Cycling and bicycle discussion forums. 
   Click here to join our community Log in to access your Control Panel  


Go Back   > >

Training & Nutrition Learn how to develop a training schedule that's good for you. What should you eat and drink on your ride? Learn everything you need to know about training and nutrition here.

User Tag List

Reply
 
Thread Tools Search this Thread
Old 10-10-10, 11:43 AM   #1
cappuccino911
Banned.
Thread Starter
 
Join Date: Aug 2010
Bikes:
Posts: 732
Mentioned: 0 Post(s)
Tagged: 0 Thread(s)
Quoted: 0 Post(s)
Trainers with power

Anyone have experience with trainers with power? the kurt kinetic trainers ahve an optional piece for $80 that gives you power readings. Anyone know if it's accurate enough to be used for power training purposes?

Nashbar also has the "Watt Master" trainer that includes power readings and they also have another model on their site that supposedly provides power outputs. I'm not looking for anything perfect, but just want to do some basic tests more so than anything (power at threshold, for example)

Need to buy a triner because my gf is having her knee scoped and she'll be riding it for therapy so I figure since i want to get more serious with training during the winter may as well invest a little more in the power features if they are useful.
cappuccino911 is offline   Reply With Quote
Old 10-10-10, 04:41 PM   #2
Malloric
Senior Member
 
Join Date: Aug 2010
Bikes:
Posts: 182
Mentioned: 0 Post(s)
Tagged: 0 Thread(s)
Quoted: 0 Post(s)
Yes and no. They don't measure power at all, they measure speed and then use a formula to calculate the power a hypothetical average rider would use to sustain that speed on the road. The formula is pretty consistent over the relatively narrow range you use in threshold training. So, if it underestimates your FTP by 10% at FTP effort it will be very close to underestimating it by 10% at 80% of FTP effort. So, you just use the number it thinks is your FTP and train away.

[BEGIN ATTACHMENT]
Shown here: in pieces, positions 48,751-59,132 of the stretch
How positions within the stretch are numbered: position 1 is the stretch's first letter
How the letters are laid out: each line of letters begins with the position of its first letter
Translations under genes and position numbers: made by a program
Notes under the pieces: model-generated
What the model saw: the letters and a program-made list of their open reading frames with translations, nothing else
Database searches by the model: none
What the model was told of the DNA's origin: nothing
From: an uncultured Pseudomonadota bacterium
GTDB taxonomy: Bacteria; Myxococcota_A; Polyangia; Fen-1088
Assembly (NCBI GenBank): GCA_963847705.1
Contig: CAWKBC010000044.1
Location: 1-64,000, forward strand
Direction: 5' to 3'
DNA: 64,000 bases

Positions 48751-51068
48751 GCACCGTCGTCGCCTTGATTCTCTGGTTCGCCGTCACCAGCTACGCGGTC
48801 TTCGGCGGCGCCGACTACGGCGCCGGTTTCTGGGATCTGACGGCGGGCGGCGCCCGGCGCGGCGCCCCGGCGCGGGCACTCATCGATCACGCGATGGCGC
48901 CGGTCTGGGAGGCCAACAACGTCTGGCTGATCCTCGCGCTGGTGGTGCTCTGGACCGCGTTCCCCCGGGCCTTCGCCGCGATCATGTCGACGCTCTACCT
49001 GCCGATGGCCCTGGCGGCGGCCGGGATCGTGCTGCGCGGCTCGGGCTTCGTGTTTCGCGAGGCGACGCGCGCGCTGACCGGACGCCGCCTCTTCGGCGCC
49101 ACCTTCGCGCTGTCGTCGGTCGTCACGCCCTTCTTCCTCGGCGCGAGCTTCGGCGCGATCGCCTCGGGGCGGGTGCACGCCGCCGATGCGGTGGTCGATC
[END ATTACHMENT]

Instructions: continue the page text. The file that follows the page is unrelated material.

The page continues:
That said, it's really a waste of money. The formula is available on Kurt Kinetics website. The watt display is instantaneous only, it won't record your work out like a cyclometer will. Just get a cyclometer (if you don't have one) and then use the formula on the Kurt Kinetic website to determine what speed to do your intervals at ahead of time.
Malloric is offline   Reply With Quote
Old 10-11-10, 07:46 AM   #3
simonaway427
Senior Member
 
Join Date: Apr 2010
Location: Fredericton, NB, Canada
Bikes: 2010 S1, 2011 F75X
Posts: 1,430
Mentioned: 0 Post(s)
Tagged: 0 Thread(s)
Quoted: 0 Post(s)
I just made an excel spreadsheet using Kurt Kinetic's formula. Taped it to my wall next to my trainer setup. Using my cyclo-computer, I just glance at the chart based on the speed I'm doing to tell me my wattage.
simonaway427 is offline   Reply With Quote
Old 10-17-10, 07:10 AM   #4
MrMojoJoJo
Group Rides are Fun
 
Join Date: Jun 2008
Location: NY
Bikes: 2007 Trek 3900
Posts: 92
Mentioned: 0 Post(s)
Tagged: 0 Thread(s)
Quoted: 0 Post(s)
You really don't even need to bother trying to convert speed to watts... If a hard 20 min interval is 20mph then just do 20mph intervals.

Most of the time the resistance from trainer to trainer will not be the same, or at least not close enough to get a real power reading.

For example Cyclops posted that their Fluid2 Trainers are "ride tuned" 400 watts @ 25mph.

On the one I have this is not true. ~22.5mph is 400 watts. Cyclops Fluid 2 Review
MrMojoJoJo is offline   Reply With Quote
Reply


Thread Tools Search this Thread
Search this Thread:

Advanced Search

Posting Rules
You may not post new threads
You may not post replies
You may not post attachments
You may not edit your posts

BB code is On
Smilies are On
[IMG] code is On
HTML code is Off



All times are GMT -6. The time now is 04:19 PM.